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Seniors lead way with ‘pointless’ hospitalisations


Thousands of us are going to hospitals but shouldn’t. And your postcode has a lot to do with it.

Did you know vaccine-preventable pneumonia and influenza is a major cause of people being hospitalised when they needn’t have been?

A lot of hospital admissions are preventable.

That is, they could potentially have been avoided through preventive care (such as vaccination), or appropriate disease management (such as treatment of infections or management of chronic conditions) in the community.

Disturbingly, the likelihood of having a preventable hospitalisation varies by where you live, and your individual circumstances.

According to a new report from the Australian Institute of Health and Welfare​ (AIHW), one in five, or 6.6 per cent of admissions, were preventable (2017-18 period).

Nationally, the rate of potentially preventable hospitalisations was around 2,800 per 100,000 people.

Rates were highest in the Northern Territory (around 5,800 per 100,000), and lowest in the Australian Capital Territory (around 2,150 per 100,000).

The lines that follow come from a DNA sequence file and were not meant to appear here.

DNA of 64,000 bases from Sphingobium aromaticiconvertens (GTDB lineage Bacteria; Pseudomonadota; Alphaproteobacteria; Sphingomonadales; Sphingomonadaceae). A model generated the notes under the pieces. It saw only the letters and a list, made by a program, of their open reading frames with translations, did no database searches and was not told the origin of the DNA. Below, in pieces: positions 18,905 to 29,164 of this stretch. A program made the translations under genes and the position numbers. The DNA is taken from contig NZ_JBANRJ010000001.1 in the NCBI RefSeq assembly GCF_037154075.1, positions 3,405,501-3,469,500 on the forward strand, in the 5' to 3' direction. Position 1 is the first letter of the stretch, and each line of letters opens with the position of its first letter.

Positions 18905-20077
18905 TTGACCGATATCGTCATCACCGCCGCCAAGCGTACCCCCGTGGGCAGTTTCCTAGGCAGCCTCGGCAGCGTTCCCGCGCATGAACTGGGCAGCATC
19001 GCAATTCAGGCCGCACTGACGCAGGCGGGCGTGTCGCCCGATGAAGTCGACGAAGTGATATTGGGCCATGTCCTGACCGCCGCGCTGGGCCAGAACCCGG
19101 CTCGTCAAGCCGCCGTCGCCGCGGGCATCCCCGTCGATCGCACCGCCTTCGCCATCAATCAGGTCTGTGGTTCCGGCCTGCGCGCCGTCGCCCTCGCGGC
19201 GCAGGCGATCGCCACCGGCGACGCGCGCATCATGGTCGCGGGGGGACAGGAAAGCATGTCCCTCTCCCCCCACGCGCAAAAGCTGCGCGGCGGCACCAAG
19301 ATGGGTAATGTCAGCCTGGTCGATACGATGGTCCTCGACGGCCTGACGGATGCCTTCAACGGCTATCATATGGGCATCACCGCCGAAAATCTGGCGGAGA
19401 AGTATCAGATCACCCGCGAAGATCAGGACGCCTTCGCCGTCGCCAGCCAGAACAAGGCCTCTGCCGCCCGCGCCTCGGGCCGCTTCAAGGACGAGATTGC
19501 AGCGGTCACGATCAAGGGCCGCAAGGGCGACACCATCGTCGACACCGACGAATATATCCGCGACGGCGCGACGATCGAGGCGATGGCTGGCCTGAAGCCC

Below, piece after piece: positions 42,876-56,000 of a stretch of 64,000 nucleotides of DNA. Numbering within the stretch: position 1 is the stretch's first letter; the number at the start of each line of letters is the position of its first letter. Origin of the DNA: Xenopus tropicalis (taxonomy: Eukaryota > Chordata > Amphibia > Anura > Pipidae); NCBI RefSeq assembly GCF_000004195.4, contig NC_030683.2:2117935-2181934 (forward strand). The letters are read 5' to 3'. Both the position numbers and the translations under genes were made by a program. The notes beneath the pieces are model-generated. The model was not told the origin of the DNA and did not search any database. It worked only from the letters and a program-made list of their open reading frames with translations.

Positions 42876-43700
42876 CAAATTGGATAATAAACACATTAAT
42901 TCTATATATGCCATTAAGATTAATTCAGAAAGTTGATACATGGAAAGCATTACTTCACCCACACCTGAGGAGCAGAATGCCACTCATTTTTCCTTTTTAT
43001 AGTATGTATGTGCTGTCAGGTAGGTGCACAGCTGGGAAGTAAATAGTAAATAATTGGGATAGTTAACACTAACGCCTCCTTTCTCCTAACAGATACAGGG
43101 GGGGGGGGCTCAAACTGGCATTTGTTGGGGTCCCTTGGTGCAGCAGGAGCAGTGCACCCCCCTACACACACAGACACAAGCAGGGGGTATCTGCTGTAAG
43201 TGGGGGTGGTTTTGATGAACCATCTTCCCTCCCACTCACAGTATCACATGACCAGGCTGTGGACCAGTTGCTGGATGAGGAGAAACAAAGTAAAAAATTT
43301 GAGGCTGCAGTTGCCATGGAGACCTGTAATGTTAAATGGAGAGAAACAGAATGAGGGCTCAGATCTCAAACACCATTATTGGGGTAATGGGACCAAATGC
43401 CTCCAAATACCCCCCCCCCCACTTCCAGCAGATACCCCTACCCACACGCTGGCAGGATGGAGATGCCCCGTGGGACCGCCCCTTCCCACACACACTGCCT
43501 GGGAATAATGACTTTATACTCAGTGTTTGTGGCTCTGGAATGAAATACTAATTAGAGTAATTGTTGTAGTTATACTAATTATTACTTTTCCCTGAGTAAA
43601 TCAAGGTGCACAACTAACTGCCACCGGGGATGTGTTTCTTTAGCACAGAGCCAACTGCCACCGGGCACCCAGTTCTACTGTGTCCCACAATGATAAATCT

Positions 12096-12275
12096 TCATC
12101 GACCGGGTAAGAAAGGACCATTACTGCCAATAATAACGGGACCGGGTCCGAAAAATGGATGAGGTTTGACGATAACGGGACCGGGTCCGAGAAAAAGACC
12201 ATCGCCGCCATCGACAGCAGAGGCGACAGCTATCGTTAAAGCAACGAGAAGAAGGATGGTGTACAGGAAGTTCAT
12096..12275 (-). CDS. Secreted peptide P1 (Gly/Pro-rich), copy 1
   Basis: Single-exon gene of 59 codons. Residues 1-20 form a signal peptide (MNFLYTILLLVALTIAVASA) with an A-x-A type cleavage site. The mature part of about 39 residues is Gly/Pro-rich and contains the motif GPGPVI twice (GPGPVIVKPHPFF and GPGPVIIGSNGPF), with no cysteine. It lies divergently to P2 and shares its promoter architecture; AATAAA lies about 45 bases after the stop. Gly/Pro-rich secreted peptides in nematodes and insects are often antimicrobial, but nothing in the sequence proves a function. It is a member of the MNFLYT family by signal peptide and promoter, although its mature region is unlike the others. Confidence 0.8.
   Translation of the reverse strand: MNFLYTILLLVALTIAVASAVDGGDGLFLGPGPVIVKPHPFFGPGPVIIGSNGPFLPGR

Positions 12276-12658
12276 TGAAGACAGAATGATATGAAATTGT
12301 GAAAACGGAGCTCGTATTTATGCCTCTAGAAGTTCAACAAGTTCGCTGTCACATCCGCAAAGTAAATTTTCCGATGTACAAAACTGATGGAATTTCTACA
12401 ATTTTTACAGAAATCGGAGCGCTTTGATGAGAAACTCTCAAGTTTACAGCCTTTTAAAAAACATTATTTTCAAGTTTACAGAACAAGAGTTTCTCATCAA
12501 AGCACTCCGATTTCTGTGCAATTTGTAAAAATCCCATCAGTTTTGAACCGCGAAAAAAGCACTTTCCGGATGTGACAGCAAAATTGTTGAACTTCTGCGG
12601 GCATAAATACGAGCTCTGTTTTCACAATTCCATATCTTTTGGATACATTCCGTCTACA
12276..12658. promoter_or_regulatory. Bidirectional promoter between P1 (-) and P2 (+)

Major causes


The most common cause of preventable hospitalisations was chronic obstructive pulmonary disease (COPD) which accounted for 10 per cent of cases.

Vaccine-preventable pneumonia and influenza, and congestive cardiac failure accounted for the most days of hospital care.

People aged 65 years and over accounted for almost half (46 per cent) of all potentially preventable hospitalisations.

The report shows Aboriginal and/or Torres Strait Islander people experienced potentially preventable hospitalisations at a rate 3 times as high as other Australians.

Is your postcode keeping you sick?


Preventable hospitalisation rates increase with remoteness and socioeconomic disadvantage and it’s getting worse. 

Similarly, the gap between people living in the lowest and highest socioeconomic areas widened.

AIWH says classifying a hospitalisation as “potentially preventable” does not mean that the hospitalisation itself was unnecessary, however, management at an earlier stage may have prevented the patient’s condition worsening to the point of hospitalisation.

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